“He has told you, O man, what is good, And what the LORD requires of you: Only to do justice And to love goodness, And to walk humbly with your God”
This verse reverberated in my head recently as I prepared for a recent rabbinic retreat. Each rabbi was asked to fill out a questionnaire meant to assess our character strength, such as bravery, creativity, love of learning, logic and so on. In theory, there were no ‘right’ answers; every trait has its place in making the world go round. But surely there are some traits, that should come together for certain professions, should there not? Surely a teacher must love learning, a judge fairness, a healer compassion and so on.
As we read in the Bible, humility is a positive when it comes to walking with God. And walking with God is at the core of my understanding of the role of the rabbi. Humility is essential to keep rabbis from confusing the work we do in the service of God with being as great as God.
But at the same time, I’m not just a rabbi, I’m a woman rabbi.
And when it comes to women, humility gets complicated.
Humility is freedom from pride or arrogance. It comes from the Latin word humilis, which literally means low, and also suggests modesty or a lower sense of self-importance. But what passes as pride or arrogance is often judged more harshly in women than men. And when women do not push through the modesty thrust upon the by societal expectations of womanhood, they are unlikely to get noticed. In other words, for women being humble can get in the way of doing God’s work, or any work for that matter.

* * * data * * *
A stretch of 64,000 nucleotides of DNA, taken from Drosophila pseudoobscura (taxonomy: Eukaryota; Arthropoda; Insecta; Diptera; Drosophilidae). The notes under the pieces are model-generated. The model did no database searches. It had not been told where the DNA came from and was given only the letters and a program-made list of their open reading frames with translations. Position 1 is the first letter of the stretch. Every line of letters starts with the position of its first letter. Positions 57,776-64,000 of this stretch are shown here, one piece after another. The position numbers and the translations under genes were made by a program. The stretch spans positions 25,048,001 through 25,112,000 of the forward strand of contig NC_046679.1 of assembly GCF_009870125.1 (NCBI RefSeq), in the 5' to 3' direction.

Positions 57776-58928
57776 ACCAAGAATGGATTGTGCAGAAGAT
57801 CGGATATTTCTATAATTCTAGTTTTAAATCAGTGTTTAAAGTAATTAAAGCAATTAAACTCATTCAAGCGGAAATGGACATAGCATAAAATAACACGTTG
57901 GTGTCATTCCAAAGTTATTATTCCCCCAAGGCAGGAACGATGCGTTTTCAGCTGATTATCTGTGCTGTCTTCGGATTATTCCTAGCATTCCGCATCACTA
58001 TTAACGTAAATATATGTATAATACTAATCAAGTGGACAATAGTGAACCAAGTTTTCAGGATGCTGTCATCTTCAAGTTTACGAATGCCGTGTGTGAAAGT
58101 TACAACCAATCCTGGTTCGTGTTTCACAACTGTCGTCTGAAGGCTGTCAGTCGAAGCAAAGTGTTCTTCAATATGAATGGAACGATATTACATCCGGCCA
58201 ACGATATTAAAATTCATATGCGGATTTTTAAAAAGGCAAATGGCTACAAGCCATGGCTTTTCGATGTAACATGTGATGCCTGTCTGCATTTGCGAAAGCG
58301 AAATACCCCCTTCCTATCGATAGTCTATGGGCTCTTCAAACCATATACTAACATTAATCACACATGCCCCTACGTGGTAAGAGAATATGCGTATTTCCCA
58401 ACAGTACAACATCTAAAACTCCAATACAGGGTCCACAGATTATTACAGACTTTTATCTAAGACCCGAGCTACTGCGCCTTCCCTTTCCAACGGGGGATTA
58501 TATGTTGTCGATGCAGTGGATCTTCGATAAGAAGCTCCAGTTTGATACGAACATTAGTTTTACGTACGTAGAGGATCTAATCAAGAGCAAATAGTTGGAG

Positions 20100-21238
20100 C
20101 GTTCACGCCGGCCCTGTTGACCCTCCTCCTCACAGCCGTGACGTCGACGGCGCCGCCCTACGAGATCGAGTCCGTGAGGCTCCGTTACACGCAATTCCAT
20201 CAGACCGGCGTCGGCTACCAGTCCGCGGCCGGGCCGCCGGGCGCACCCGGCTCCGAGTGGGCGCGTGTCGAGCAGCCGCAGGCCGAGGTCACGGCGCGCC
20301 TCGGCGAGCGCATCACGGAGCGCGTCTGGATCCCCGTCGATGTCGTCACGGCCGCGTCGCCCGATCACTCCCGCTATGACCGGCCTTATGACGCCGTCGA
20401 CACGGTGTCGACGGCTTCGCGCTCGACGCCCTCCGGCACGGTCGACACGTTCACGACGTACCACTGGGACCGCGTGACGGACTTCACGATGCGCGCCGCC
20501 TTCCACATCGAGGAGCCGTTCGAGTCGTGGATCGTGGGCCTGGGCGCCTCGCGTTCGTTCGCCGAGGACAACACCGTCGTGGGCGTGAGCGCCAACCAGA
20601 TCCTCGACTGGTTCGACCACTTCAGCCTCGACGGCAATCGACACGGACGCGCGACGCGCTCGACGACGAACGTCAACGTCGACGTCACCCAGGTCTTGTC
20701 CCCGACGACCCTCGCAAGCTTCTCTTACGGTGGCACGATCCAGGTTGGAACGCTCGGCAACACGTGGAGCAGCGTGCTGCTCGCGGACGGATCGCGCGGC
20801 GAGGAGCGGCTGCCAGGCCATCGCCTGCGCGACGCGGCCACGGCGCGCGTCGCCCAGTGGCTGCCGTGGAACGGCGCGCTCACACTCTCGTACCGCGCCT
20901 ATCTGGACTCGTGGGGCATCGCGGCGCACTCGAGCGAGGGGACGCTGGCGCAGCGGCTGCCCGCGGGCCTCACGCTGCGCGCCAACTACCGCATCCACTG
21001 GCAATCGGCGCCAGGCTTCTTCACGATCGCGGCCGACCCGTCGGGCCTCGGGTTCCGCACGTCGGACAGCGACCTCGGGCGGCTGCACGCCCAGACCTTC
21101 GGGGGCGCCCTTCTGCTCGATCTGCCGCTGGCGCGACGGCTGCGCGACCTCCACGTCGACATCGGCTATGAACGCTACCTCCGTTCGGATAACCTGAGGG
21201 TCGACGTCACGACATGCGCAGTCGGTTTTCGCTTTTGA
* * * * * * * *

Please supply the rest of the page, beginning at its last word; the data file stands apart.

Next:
Take for example Dorothy Vaughn, played by Octavia Spencer in the movie Hidden Figures. Vaughn was one of a group of female African-American mathematicians who worked as human calculators at NASA in the 1960s. In the movie, left without a supervisor, Vaughn took on organizing the group and distributing assignments. Given the double burden of racism and sexism, humility would have been the end of the line. Instead, knowing her worth, she approached a white female supervisor and clearly stated her capacity to become a supervisor. When that failed, she persisted, daringly pioneering and training other black women in computer programming. Under her leadership and innovative visioning new realities became possible. Humility would have been a hindrance; only a healthy ego and sense of reasonable entitlement by Vaughn made any of this possible.